ichthyornis

Ichthyornis dispar by Sydney Mohr:

I had a short break just long enough to get a non-commissioned drawing in of a bird I hadn’t done before; Ichthyornis dispar, a late Cretaceous Ornithurine from the Western Interior Seaway of North America. Seeing as it loosely resembles a gull or seabird of some type, albeit with a set of toothed jaws, and may have fulfilled a similar ecological/behavioural role, I took my inspiration from those that can dive at shallow depths in search of prey items. 

I’ve been wanting to do a marine scene for a long time now! Coloured pencil on blue paper (Many of you may know very well my love of black paper, so I decided to try something a little different!)

Ichthyornis, Rudolph Zallinger, c. 1963

Ichthyornis is not picky. He eats crabs, eggs, sea stars, worms, insects, ammonites, belemnites, seeds, fruit, clams, fresh fish, rotten fish, jellyfish, shrimp, snails, and offal. He steals from distracted Hesperornises, plucks pieces from Pteranodon corpses, nips at the backs of basking mosasaurs, and swallows baby sea turtles whole. He never declines an opportunity. He waddles through mudflats, hunts on Kansas bluffs, wanders deep into the interior, and soars over the Niobraran Sea, always seeking the next mouthful. He’s familiar with everything that creeps and crawls, wriggles and darts, swims and hides, and if it fits in his toothy bill, it’s on the menu.

The Fish bird, Ichthyornis (1872)

Phylum : Chordata
Class : Aves
Subclass : Ichthyornithes
Order : Ichthyornithiformes
Family : Ichthyornithidae
Genus : Ichthyornis
Species : I. dispar

  • Late Cretaceous (95 -85 Ma)
  • 60 cm long and 2 kg (size)
  • Southern North America (map)

Ichthyornis fossils have been found in almost all levels of the Niobrara Chalk, from beds dating to the late Coniacian age (about 89 million years ago) to the Campanian age (about 85 million years ago). Even earlier remains attributed to Ichthyornis have been found in the Greenhorn Formation of Kansas, dating to the early Turonian age (about 93 million years ago), and the Cenomanian of Saskatchewan, dating to about 95 million years ago.

Ichthyornis was first discovered in 1870 by Benjamin Franklin Mudge, a professor from Kansas State Agricultural College who recovered the initial fossils from the North Fork of the Solomon River in Kansas, USA. Mudge was a prolific fossil collector who shipped his discoveries to prominent scientists for study. Mudge had previously had a close partnership with paleontologist Edward Drinker Cope of the Academy of Natural Sciences in Philadelphia. However, as described by S.W. Williston in 1898, Mudge was soon contacted by Othniel Charles Marsh, Cope’s rival in the so-called Bone Wars, a rush to collect and identify fossils in the American West. Marsh wrote to Mudge in 1872 and offered to identify any important fossils free of charge, and to give Mudge sole credit for their discovery. Marsh had been a friend of Mudge when they were younger, so when Mudge learned of Marsh’s request, he changed the address on the shipping crate containing the Ichthyornis specimen (which had already been addressed to Cope and was ready to be sent), and shipped it to Marsh instead. Marsh had narrowly won the prestige of studying and naming the important fossil at the expense of his rival.

However, Marsh did not initially recognize the true importance of the fossil. Soon after receiving it, he reported back to Mudge his opinion that the chalk slab contained the bones of two distinct animals: a small bird, and the toothed jaws of some unknown reptile. Marsh considered the unusual vertebrae of the bird to resemble those of a fish, so he named it Ichthyornis, or “fish bird.” Later in 1872, Marsh described the toothed jaws as a new species of marine reptile, named Colonosaurus mudgei after their discoverer.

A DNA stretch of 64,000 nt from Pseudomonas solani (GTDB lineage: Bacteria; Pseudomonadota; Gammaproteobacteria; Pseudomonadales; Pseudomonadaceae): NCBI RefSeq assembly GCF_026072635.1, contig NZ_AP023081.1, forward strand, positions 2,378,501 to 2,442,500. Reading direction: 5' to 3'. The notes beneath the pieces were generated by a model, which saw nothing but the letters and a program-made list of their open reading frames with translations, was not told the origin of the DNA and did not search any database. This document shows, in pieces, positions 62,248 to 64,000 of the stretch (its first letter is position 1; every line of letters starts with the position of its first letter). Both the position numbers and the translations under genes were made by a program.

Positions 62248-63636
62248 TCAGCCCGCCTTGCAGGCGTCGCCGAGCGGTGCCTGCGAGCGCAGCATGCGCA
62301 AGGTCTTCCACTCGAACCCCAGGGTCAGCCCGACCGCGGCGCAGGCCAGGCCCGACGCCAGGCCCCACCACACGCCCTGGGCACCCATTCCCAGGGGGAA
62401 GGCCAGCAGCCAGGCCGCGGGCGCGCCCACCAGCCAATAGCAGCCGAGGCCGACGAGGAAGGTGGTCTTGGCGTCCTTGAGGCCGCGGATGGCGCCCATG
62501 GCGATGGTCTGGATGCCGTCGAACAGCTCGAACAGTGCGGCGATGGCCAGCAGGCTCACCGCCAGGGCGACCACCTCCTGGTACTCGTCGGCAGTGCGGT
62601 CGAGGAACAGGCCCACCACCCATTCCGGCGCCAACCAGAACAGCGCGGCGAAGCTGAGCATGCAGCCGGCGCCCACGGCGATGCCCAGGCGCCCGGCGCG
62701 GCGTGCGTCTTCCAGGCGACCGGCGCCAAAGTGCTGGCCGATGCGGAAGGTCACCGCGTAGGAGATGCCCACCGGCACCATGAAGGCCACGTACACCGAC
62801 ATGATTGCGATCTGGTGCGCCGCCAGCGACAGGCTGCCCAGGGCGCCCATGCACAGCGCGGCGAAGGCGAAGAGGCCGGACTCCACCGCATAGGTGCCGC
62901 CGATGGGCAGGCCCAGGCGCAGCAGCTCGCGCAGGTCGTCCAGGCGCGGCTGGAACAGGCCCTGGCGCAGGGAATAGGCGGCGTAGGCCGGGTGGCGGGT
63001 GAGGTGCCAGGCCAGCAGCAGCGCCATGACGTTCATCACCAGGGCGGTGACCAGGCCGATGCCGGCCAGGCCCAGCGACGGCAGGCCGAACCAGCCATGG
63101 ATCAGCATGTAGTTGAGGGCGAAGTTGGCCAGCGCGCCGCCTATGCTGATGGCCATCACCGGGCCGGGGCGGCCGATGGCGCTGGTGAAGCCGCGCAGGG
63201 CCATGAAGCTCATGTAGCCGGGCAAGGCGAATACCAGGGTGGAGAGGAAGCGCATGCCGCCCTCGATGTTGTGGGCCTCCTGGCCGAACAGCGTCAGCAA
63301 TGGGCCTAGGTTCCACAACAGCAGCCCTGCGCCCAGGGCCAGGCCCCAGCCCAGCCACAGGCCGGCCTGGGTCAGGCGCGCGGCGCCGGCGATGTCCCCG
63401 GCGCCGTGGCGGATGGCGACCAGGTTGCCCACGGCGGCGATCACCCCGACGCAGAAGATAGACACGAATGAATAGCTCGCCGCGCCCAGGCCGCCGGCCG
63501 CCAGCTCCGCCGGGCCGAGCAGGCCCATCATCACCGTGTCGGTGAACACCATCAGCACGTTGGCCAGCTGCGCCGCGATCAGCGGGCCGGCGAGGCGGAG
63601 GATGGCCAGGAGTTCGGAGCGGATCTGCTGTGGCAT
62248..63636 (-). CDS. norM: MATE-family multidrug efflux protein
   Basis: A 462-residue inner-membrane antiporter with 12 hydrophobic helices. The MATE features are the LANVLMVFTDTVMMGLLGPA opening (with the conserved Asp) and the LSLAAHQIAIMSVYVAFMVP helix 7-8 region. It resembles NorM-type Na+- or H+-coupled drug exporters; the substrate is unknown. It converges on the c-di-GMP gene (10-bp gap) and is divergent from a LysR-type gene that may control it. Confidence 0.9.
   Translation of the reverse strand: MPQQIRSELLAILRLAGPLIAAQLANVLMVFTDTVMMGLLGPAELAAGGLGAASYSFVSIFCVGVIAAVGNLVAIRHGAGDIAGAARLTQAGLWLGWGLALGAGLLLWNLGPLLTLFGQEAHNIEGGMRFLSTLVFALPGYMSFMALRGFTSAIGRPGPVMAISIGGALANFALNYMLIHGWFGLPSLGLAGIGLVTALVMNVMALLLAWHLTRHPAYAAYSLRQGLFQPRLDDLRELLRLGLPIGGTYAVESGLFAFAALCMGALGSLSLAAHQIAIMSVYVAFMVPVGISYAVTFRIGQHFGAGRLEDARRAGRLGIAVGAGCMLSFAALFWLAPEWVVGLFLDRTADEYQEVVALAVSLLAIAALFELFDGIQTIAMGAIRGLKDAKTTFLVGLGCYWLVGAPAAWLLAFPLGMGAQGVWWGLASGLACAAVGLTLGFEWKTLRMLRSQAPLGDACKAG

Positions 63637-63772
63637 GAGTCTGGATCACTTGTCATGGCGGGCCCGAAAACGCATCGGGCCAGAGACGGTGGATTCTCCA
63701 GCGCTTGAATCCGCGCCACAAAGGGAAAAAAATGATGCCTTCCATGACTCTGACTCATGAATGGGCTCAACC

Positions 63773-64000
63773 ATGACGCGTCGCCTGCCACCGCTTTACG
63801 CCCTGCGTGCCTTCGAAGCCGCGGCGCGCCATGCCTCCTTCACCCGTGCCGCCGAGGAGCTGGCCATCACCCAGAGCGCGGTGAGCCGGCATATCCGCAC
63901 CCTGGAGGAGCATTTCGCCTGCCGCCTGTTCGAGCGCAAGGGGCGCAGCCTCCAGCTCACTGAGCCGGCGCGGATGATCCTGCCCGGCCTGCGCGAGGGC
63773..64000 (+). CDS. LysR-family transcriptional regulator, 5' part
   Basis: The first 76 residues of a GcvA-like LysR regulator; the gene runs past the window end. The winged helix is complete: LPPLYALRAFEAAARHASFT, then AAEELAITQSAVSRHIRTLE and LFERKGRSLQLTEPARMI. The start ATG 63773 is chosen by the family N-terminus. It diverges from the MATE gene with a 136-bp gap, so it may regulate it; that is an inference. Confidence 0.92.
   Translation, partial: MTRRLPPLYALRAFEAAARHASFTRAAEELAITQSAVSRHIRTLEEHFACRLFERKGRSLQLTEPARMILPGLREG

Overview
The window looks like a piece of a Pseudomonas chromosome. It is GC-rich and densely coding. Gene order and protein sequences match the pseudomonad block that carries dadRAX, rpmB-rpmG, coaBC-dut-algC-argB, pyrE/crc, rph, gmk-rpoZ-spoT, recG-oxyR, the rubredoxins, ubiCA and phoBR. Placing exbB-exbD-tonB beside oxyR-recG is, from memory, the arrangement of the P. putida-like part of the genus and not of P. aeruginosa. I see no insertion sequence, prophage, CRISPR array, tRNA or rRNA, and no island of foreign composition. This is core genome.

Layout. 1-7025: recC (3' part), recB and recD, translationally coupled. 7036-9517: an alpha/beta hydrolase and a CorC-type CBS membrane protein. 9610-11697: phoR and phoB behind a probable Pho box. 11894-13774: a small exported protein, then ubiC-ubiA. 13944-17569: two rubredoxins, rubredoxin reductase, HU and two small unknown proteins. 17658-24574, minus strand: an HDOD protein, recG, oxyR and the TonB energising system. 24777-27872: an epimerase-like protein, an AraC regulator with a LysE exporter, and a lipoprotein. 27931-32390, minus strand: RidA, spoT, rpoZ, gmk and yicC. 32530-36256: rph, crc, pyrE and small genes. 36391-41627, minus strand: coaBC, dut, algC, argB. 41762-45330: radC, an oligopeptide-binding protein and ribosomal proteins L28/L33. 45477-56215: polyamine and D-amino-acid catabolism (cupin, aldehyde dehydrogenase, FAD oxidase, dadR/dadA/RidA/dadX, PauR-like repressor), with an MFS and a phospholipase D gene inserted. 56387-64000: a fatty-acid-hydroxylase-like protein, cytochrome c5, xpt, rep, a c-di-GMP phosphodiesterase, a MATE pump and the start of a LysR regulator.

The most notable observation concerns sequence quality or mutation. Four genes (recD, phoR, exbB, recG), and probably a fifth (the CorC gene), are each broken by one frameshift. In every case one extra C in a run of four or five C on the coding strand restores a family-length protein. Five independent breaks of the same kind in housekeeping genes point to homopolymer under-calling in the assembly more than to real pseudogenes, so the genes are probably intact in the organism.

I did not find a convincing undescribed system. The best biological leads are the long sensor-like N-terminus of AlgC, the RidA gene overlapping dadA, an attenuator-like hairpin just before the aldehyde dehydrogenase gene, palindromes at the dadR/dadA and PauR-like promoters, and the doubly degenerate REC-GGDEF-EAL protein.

By early in 1873, Marsh had recognized his error. Through further preparation and exposure of skull bones from the rock, he found that the toothed jaws must have come from the bird itself and not a marine reptile. Due to the previously unknown features of Ichthyornis (vertebrae concave on either side and teeth), Marsh chose to classify the bird in an entirely new sub-class of birds he called the Odontornithes (or “toothed birds”), and in the new order Ichthyornithes (later Ichthyornithiformes). The only other bird Marsh included in these groups was the newly named Apatornis, which he had previously named as a species of Ichthyornis, I. celer. Mudge later noted the rare and unique quality of these toothed birds (including Hesperornis, which was found to also have teeth by 1877), and the irony of their association with the remains of toothless pterosaurs, flying reptiles which were only known to have had teeth in other regions of the world at that time.

Soon after these discoveries, Ichthyornis was recognized for its significance to the theory of evolution recently published by Charles Darwin. Darwin himself told Marsh in an 1880 letter that Ichthyornis and Hesperornis offered “the best support for the theory of evolution” since he had first published On the Origin of Species in 1859. (While Archaeopteryx was the first known Mesozoic bird and is now known to have also had teeth, the first specimen with a skull was not described until 1884). Others at the time also recognized the implications of a nearly modern bird with reptilian teeth, and feared the controversy it caused. One Yale student described various men and women urging Marsh to conceal Ichthyornis from the public because it lent too much support to evolutionary theory. Many accused Marsh of having tampered with the fossils or intentionally created a hoax by associating reptilian jaws with the body of a bird, accusations that continued to surface even as late as 1967. However, an overwhelming majority of researchers have demonstrated that Marsh’s interpretation of the fossils was correct, and he was fully vindicated by later finds.